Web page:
FORT WAYNE, Ind. – Is your partner, roommate, or spouse changing the thermostat behind your back, or arguing with you about the thermostat setting? You are not alone! The temperature in your home is causing a lot of heat – literally – among household residents. According to Indiana Michigan Power’s newly released Thermostat Rumble survey, the temperature in your home can become a true rumble complete with espionage, distraction techniques, lies, cheating, and even sabotage.
“I&M’s first ‘Thermostat Rumble’ survey was a fun way for our customers to take a look at how households deal with one of the most noticeable uses of energy, which is heating and cooling our homes,” said Katie Davis, vice president External Affairs and Customer Experience at I&M. “The survey was also a way to mark October’s Energy Awareness Month and inform customers about the different energy-saving programs that are available to them.”
I&M is Powering the Next Energy Saving Idea by surveying how our customers set the temperature of their homes during October’s National Energy Awareness Month. National Energy Awareness Month encourages the government and companies to raise awareness of the importance of sustainability and managing the nation’s energy resources. The company surveyed customers through email, through Next Door (a hyperlocal social network for neighborhoods) and on Twitter.
Who sets the dial?
According to the survey, half of the respondents said they controlled the thermostat, while the other 50% said it’s a mutual decision or even an all-out brawl on who sets the dial.
“My wife and I are celebrating our 10 year wedding anniversary and one thing I've learned over the last 10 years, the rule of ‘happy wife, happy life’ definitely applies to the thermostat,” wrote one person that took the survey.
They may be right, as the survey also showed that the temperature setting in a home was likely to be the biggest thing to spark a disagreement among those living in the household. It ranked as more contentious than who was going to handle cooking dinner or take out the garbage.
Sabotage to win the rumble
But what really makes this a rumble? Well, that would be the sabotage.
Some of those in your household might not be telling the whole truth when it comes to the thermostat. Nearly 60% of respondents admitted that even if they lose the discussion over where to set the temperature, they have changed the thermostat when their spouse, partner or roommate was not looking.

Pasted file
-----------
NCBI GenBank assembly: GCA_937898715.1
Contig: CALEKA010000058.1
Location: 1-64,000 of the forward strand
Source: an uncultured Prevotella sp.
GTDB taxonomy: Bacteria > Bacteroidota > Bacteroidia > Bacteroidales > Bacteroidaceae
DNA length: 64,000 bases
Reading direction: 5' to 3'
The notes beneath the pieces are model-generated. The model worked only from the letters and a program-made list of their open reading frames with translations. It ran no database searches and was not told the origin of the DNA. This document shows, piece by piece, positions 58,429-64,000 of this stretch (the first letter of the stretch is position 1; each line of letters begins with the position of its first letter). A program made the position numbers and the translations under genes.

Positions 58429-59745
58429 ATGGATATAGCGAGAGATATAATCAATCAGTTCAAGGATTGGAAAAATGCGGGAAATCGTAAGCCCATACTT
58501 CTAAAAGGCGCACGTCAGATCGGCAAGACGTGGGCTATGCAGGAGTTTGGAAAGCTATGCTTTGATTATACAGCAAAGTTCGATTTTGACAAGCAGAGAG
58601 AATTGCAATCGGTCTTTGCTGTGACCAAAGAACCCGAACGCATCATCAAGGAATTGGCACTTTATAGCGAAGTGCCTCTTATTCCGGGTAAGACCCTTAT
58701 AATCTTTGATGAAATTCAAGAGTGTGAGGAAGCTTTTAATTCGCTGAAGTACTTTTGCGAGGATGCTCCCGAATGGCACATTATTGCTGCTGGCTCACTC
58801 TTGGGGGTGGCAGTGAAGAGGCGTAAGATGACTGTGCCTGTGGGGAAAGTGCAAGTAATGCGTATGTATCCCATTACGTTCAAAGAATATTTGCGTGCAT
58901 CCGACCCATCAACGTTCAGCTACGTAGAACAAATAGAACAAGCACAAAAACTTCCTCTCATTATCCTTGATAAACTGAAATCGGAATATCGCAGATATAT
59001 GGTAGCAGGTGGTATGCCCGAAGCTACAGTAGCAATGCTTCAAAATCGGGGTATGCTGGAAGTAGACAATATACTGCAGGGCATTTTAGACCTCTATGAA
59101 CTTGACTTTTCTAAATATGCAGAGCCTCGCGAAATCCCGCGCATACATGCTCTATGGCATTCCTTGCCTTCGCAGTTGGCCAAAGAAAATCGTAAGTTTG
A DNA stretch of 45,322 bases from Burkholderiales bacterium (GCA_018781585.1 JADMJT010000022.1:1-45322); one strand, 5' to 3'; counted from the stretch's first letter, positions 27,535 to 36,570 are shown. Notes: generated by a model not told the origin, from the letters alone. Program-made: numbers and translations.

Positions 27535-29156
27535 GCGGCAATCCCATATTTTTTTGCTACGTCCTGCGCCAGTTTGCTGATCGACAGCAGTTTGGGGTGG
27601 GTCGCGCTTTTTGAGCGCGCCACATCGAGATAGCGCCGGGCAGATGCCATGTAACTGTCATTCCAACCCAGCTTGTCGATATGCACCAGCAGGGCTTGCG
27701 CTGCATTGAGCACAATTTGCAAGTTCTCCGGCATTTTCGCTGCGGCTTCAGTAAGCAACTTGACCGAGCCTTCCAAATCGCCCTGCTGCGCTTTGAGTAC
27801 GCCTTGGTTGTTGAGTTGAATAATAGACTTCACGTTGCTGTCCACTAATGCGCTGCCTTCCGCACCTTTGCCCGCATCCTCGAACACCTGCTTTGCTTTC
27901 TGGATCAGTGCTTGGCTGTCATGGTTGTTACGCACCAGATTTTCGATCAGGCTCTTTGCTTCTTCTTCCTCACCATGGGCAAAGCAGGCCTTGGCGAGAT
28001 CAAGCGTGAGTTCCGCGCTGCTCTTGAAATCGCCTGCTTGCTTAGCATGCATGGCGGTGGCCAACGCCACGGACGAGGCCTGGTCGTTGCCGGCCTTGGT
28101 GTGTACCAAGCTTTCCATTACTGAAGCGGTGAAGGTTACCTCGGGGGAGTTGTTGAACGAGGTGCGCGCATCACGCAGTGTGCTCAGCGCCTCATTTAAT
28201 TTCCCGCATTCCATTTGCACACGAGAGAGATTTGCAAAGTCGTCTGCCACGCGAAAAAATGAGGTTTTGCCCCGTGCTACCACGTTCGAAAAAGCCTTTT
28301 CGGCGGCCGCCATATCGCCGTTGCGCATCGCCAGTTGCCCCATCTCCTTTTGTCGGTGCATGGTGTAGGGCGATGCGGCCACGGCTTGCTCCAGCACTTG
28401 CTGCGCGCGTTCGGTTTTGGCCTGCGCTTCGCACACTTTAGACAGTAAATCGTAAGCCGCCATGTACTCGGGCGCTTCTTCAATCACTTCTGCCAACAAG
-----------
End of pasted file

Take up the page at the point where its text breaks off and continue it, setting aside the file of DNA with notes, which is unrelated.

Some customers even went to pretty far lengths to keep others in the household fooled.
“I was able to figure out how to manipulate the thermostat at our former house to fool my husband into thinking we had the heat or air turned at the temperature he wanted,” another survey respondent wrote.
So what, at the end of the day, is the ideal temperature?
Well, there wasn’t a clear consensus among those that took the survey. In fact zero respondents liked it above 74 degrees, 50% thought it should be set between 70-73 degrees and 40% liked it at 69 or below.
So how does this help customers?
When asked to choose, over half (55%) of survey participants said being comfortable is most important to them over saving money. Around 39% of participants consider costs, while the rest said saving energy is most important to them.
”These results highlight that when it comes to the thermostat, it’s not one size fits all,” said Davis. “Our goal is to help our customers find the best balance of comfort and savings when it comes to heating and cooling their homes.”
Other survey findings include:
- 75% of respondents only adjust the thermostat once a day, or not at all.
- 25% of respondents say they will change the temperature up to two or three times a day.
- 82% of respondents don’t have a smart thermostat in the home.
Save Money on Winter Heating
I&M is Powering the Next Energy Saving Idea to help bring down the cost of heating in the winter months.